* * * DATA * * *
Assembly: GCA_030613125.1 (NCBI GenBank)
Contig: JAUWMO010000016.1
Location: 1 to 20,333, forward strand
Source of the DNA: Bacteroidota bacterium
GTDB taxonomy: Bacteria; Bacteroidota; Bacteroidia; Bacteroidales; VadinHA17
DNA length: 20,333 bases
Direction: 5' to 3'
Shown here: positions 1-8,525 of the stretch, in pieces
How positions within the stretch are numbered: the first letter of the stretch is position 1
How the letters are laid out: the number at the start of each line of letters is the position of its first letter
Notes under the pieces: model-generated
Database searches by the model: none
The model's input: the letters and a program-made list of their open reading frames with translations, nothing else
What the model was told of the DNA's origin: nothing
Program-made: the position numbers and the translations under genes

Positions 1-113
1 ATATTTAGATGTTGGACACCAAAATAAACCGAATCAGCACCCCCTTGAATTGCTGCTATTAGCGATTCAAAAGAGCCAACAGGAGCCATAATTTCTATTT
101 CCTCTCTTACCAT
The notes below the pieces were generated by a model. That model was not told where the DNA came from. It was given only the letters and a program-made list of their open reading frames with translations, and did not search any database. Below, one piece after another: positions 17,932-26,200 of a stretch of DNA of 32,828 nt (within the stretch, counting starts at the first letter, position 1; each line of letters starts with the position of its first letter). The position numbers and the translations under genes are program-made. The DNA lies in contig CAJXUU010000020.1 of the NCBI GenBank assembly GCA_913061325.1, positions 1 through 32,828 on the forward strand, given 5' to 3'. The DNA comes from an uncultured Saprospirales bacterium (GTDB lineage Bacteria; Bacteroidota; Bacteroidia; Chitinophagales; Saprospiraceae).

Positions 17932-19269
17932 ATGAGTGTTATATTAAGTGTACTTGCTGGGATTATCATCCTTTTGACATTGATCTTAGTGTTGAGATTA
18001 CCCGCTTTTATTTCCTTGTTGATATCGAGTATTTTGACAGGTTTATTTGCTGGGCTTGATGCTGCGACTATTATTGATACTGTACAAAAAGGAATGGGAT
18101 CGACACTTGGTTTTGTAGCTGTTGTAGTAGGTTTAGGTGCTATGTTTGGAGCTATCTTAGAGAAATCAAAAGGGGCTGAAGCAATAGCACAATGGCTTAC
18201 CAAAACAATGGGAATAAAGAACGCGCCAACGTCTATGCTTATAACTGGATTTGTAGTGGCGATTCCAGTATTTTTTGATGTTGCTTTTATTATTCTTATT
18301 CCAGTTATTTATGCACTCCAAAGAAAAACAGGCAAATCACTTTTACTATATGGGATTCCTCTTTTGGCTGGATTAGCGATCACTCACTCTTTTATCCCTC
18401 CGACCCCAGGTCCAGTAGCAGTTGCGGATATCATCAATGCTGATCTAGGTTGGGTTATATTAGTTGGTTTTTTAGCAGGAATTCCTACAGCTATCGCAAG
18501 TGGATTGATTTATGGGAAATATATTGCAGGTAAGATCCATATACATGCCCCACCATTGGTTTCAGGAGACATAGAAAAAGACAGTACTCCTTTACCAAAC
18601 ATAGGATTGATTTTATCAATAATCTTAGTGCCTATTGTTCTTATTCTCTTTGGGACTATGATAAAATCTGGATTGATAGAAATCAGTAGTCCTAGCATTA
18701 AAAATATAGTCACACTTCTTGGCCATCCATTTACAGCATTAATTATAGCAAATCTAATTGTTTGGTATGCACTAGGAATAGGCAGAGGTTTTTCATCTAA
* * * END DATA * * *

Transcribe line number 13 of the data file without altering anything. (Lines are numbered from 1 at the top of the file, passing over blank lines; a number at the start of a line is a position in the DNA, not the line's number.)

The model's input: the letters and a program-made list of their open reading frames with translations, nothing else